Have you ever thought about challenging the grow-grow-grow mentality that dominates the business environment today? Where the main goal is to gain the highly coveted Unicorn Status; or perhaps double, triple or even quadruple revenue every quarter.
Insights from “Company of One” a book by Paul Jarvis challenge these common assumptions in today’s business environment which include the idea that growth at all costs is a given.
Inc. magazine carried out a study that followed about 5,000 of the fastest growing companies and made an outstanding discovery that two-thirds were out of business, had to lay off staff or had to accept buyouts below their market value after eight years. Another study of about 3,200 high-growth startups done by Startup Genome found that about 74% failed in the business arena not because of an aggressive and competitive market or poor business decisions but rather because of their inclination towards accelerated growth which the study defined as premature scaling.
This brings us to the core idea suggested by Jarvis: stay purposely small and become a “Company of One.”
A Company of One is a small-scale business that deliberately remains small in order to provide key stakeholders a sustainable income, high level independence and above all, a healthy work-life balance. Staying small and adopting this mentality could be the best thing you do for your business especially if you are starting out and need to learn how to handle the reigns and understand the market.
It is not necessary that you maintain a one-person company to qualify as a “Company of One.” In fact, Jarvis argues that you can be so with 5 or 50 people. The more important aspect in becoming a “Company of One” is to adopt and make three fundamental shifts:
Strive for Better and not Bigger
The idea here is that obsessive focus on growth can be a dangerous game especially when things such as delaying profits in favor of expansion come into play. Economic recessions or new technological innovations may come and send you out of business, quickly. From what we have seen in the past two years-the economy is not stable and new technologies are getting launched every day.
In many cases a “Company of One” is more likely to overcome a recession or pivot when a new technology enters the market because it aims to be profitable as soon as possible by building better products or services and increasing profit margins.
It focuses on customers by spending time with them to better understand their core business challenges, then finds creative and innovative ways to solve them with minimal input costs.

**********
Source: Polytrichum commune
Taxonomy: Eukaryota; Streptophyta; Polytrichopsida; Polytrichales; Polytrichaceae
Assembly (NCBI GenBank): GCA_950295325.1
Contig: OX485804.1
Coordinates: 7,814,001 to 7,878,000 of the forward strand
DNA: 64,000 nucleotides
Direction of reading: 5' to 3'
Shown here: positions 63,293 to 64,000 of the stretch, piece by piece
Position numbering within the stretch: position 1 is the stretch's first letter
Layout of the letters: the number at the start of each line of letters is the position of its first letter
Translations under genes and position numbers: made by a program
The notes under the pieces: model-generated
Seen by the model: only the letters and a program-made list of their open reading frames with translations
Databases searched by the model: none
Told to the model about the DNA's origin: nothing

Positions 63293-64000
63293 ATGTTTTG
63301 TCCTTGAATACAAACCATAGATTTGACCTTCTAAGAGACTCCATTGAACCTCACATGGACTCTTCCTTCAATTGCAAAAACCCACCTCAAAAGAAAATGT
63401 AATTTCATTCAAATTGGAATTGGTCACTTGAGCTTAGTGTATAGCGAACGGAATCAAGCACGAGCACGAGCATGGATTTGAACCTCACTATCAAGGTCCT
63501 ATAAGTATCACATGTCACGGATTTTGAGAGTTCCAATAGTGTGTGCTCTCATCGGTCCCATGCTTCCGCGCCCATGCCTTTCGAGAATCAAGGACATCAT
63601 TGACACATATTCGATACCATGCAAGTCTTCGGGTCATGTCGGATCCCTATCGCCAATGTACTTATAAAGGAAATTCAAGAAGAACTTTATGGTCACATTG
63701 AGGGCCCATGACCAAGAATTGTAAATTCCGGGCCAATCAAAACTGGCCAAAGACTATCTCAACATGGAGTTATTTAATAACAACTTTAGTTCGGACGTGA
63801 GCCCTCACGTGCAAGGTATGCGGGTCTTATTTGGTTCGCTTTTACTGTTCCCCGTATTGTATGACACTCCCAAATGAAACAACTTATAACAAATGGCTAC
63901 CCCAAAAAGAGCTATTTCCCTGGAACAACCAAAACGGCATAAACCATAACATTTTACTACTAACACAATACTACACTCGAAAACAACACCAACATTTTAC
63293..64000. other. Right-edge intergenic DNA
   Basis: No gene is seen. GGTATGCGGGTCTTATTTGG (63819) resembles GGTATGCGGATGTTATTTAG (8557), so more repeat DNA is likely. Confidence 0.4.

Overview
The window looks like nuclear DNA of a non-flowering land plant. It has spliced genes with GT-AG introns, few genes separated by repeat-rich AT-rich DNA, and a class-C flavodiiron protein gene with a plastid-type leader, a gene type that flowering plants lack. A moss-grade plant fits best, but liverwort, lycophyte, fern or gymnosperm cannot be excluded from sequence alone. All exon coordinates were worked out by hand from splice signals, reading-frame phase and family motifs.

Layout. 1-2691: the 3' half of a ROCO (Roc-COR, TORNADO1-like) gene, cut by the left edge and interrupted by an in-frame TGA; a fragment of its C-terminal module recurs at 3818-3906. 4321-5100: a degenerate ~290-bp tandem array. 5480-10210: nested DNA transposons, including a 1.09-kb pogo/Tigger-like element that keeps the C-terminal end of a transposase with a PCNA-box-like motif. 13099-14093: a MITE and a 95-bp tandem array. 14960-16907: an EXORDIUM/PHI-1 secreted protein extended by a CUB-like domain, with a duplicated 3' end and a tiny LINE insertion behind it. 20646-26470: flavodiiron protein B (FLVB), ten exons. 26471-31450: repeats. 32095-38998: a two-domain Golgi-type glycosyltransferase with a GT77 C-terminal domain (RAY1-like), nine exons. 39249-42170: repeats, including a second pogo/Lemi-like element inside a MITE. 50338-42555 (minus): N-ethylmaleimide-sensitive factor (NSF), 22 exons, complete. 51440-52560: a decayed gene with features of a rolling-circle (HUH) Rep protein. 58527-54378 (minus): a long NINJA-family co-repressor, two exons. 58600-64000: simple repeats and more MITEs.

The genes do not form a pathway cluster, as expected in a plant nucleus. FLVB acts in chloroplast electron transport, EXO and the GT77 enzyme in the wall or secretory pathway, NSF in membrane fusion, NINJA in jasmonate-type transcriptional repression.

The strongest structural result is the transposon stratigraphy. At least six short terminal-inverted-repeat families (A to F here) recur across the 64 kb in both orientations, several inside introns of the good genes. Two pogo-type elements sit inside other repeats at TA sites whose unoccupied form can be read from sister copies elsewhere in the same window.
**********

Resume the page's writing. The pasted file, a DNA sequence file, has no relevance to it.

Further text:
By lowering input costs, this means they use scalable, low‐cost technologies like Shopify or WooCommerce or perhaps finding high quality contractors on Fiverr and UpWork. The idea here is that when you focus on better, not bigger, you seek to make a profit on your 10th sale, not your 10,000th sale.
Focus on Customer retention and referrals, not mass marketing
Customers are your asset; it is better to keep the ones you have at minimal costs vs try to get new ones with expensive marketing campaigns that sometimes have little to no yield.
Take for example running ads on Facebook or YouTube to drive sales. A customer may get impressed with your product and make a purchase and that maybe it. You will never cross their mind again because the relationship does not last long in this case. But for a “Company of One,” the relationship is what matters. They tend to foster long-term relationships that lead to repeat sales and referrals. For them, they build education campaigns vs marketing campaigns.
Companies that use their expertise to foster free and accessible learning for their potential customers tend to do better than those which don’t. Jarvis gives an example of Casper, a mattress maker with a “Company of One” mentality that built a loyal customer base through educational campaigns that taught people the latest sleep science and good sleep hygiene through an online publication that did not include outbound links to their products or what is commonly referred to as push marketing.
This approach positions your company as an expert in your field by displaying competence and empathy which are core to gaining customer trust. There is nothing more for a business than gaining customer trust because this has a ripple effect that touches the bottom-line.
Strive for Autonomy, not ego
According to Jarvis, “Culturally, growth feeds our ego and social standing. The bigger the company you own, with more profits and more employees than the next person, the better you might feel.” However, this “better feeling” comes at a cost many business owners are familiar with: more people to manage, more business challenges due to risk and even less personal time that affects work-life balance.
That is why James Clear, author of Atomic Habits, says “Instead of thinking, ‘What product can I create?’ or ‘What service can I offer?’ Think: ‘What type of life do I want?’ and ‘How do I want to spend my days?’ Then you can work backwards from there into a business model that allows you to create scalable systems to deliver your product to your audience.”
To conclude “There’s only one rule for being a company of one: stay attentive to those opportunities that require growth and question them before taking them. That’s it—one rule. The rest is entirely up to you. But if you ever stop questioning the need for growth, you run the risk that the beast of growth will devour you and your business whole.” – Paul Jarvis